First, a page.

Customer Journey Mapping is a tool for visualising your customers experience. Initially for many business owners, it can seem overwhelming with how to create a Customer Journey Map, so in this article I’m going to explain how you can create your own Customer Journey Map and how to put it to good use in your business.
Most overwhelm in this process comes from people believing that you must plot every nuance of every customer’s experience with your business. This couldn’t be further from the truth.
You can take the pressure off yourself immediately by seeing a Customer Journey Map as a “typical” experience a customer has when interacting with your business. This is the clear difference between creating your Ideal Customer Avatars which focuses more on the demographics and psychographics of your customers,
Customer Journey Mapping focuses more on their actions and the questions in their minds as they move towards becoming a customer and after they have purchased from you.
Creating a Customer Journey Map does take time, but there’s no need to get bogged down into too much detail, what you are looking to achieve is an overview of the entire journey for each of your ideal customer types you ought to have already identified.
Now before I get into explaining how you can develop your own customer journey map(s), let’s take a quick look at why it is so important for your business.
Why is Customer Journey Mapping Important?
1. Identify the Gaps
There are holes in every customer journey, and this is mostly because businesses don’t take the time to understand who their customers really are and how they make the buying decision from go to whoa.
By mapping your customers’ journey, you will gain great insight into who they are, what they are thinking, what their next question is likely to be and the predictable steps they will take towards purchasing from you.
With this information at hand, you will identify the gaps and know exactly how you can improve the customer experience and make the transition from initial interest to purchase effortless for your customers.
In other words, with your Marketing Collateral and with your sales team, you can answer the questions in your customers minds before they are even asked. You can clearly lead them to the next step in their own decision-making process. When you do this, you build like-ability and trust to a level that your competitors cannot compete with.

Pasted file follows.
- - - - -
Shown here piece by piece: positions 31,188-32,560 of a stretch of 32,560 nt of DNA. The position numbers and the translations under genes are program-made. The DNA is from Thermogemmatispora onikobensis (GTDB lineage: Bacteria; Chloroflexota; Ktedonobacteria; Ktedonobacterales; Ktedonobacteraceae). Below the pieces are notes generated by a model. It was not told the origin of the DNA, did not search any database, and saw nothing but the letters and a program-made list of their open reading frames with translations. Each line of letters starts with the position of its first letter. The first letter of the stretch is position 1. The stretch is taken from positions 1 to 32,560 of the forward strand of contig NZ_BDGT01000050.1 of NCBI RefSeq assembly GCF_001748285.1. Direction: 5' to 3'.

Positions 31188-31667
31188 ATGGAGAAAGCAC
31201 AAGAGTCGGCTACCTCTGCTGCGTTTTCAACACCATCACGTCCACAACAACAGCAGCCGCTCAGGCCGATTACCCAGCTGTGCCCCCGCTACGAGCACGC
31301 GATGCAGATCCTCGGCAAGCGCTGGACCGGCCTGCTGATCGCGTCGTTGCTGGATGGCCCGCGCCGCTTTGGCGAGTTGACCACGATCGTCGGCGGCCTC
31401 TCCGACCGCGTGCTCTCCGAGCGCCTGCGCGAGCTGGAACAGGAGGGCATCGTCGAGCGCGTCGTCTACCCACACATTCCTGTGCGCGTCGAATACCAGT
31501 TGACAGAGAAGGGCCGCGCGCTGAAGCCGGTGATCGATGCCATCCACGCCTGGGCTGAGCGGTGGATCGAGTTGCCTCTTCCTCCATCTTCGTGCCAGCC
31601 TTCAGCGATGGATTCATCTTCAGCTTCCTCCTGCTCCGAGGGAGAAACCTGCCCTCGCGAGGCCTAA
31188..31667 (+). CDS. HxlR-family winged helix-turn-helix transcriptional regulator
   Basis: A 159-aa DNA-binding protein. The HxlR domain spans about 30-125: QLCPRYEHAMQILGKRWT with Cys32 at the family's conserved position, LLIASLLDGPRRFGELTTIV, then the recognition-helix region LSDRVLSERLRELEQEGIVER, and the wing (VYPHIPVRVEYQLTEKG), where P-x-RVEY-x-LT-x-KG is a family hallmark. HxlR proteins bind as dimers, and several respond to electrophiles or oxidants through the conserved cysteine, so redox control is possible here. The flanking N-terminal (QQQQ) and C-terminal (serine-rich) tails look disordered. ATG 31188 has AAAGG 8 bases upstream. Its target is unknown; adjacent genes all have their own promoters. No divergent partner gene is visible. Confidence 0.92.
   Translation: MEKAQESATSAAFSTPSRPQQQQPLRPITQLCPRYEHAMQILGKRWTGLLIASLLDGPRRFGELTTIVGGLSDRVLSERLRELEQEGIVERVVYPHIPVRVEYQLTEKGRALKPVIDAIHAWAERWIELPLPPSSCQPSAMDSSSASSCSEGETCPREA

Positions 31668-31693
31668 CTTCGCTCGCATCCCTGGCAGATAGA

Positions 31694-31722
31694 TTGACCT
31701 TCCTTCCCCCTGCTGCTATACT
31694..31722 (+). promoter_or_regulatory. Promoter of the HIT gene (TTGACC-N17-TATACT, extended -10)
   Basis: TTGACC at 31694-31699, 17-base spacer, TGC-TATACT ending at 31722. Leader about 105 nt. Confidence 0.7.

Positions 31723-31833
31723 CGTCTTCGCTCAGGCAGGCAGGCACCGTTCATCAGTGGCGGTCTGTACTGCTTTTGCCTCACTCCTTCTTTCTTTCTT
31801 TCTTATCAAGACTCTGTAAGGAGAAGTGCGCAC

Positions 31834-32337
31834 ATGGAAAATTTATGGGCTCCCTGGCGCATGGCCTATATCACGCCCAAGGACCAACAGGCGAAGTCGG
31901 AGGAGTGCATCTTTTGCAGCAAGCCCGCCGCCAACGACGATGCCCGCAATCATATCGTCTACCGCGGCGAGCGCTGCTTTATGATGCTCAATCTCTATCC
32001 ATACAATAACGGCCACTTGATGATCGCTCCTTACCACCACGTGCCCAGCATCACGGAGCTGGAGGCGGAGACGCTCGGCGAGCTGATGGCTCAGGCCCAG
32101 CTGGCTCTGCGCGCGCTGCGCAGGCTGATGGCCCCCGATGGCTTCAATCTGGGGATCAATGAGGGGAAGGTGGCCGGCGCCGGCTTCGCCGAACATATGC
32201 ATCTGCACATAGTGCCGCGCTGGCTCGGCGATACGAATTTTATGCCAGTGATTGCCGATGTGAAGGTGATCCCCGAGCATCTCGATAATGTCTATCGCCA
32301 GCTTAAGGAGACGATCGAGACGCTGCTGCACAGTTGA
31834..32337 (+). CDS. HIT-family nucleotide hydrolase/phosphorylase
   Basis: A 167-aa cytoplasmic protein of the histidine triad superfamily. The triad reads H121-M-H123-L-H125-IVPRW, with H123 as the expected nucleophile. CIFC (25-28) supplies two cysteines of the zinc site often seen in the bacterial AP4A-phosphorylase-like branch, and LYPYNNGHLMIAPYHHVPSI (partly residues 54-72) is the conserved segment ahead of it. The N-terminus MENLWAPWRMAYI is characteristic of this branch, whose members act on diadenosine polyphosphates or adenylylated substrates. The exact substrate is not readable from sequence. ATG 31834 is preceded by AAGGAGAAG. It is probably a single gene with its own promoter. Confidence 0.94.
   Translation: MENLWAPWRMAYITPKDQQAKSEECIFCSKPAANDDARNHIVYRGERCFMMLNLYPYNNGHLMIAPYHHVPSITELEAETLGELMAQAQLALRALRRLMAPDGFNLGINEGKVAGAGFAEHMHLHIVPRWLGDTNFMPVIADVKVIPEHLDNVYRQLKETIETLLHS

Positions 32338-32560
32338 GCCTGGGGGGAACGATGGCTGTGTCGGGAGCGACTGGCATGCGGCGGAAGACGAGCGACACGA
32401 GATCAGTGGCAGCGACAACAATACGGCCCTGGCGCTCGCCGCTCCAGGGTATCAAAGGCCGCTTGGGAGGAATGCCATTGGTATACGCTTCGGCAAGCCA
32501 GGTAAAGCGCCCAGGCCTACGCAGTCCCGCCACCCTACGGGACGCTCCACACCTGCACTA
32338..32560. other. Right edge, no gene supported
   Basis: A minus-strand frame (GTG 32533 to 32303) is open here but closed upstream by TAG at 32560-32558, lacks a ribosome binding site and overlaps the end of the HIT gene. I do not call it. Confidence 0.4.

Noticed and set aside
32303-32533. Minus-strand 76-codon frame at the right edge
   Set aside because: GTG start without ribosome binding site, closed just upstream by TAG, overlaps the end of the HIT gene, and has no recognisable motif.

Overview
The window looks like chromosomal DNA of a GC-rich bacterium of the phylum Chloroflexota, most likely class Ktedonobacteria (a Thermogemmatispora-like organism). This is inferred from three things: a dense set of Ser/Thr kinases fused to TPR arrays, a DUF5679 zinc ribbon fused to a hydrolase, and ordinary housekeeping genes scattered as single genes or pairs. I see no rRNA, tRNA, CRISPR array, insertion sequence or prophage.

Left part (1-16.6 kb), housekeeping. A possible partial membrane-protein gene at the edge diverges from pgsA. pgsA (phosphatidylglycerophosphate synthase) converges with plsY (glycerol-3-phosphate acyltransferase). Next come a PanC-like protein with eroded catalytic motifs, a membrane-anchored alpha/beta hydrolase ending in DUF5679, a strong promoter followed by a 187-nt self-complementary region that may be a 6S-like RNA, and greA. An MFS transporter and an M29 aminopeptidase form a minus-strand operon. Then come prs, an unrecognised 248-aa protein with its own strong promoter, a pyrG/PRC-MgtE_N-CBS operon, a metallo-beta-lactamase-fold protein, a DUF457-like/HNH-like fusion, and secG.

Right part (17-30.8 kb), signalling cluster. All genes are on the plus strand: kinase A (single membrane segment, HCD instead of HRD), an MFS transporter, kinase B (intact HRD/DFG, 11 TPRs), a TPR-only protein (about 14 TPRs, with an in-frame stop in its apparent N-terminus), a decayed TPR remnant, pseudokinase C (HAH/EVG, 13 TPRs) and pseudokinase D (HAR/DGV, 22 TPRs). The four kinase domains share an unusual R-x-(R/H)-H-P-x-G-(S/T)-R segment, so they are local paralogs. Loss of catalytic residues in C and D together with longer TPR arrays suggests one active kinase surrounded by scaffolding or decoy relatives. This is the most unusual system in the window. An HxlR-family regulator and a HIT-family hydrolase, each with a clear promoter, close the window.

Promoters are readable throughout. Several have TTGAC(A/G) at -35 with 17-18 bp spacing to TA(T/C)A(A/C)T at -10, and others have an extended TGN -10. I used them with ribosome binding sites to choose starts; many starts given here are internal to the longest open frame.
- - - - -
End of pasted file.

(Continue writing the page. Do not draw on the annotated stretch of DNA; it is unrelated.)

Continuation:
Because they haven’t taken the time to create the ideal journey for their customer like you have. And the best part is, you have, so you’ll end up with the lion’s share of the business!
2. It’s About the Customer, Not You
Many organisations market their products and services based on how they want to do it. A lot of this is done through “push” marketing, where you push your brand, your message, your product out to the market.
By developing your Customer Journey Map(s) you develop “pull” marketing otherwise known as “inbound marketing”, that often includes marketing automation.
Putting the customer front and centre which helps with not only your marketing and sales processes but also your product development. Many businesses will create a product and take it to market.
The most success business find out what consumers want and then fulfil that need.
3. You Can Adapt To Change Faster
By undertaking the Customer Journey mapping exercise on a regular basis (yes, it’s not a one-off process), you can quickly identify changes in you customers’ behaviour. This ensures that all your future planning is done based on up-to-date and relevant information, not outdated assumptions.
4. You Can Focus on What Works Best
There is a lot of information out there about marketing, how to market and where to market; it can be a minefield.
A business may have an obsession with say Facebook and put all their money and resources into Facebook Marketing only to find some months or in some cases years, that their audience rarely uses Facebook and they would have been better focusing on Instagram or LinkedIn (depending on the type of business).
Okay, so now we’ve looked at why taking the time to conduct a Customer Journey Mapping exercise is important, let’s now look at how to undertake this process.
How To Create a Customer Journey Map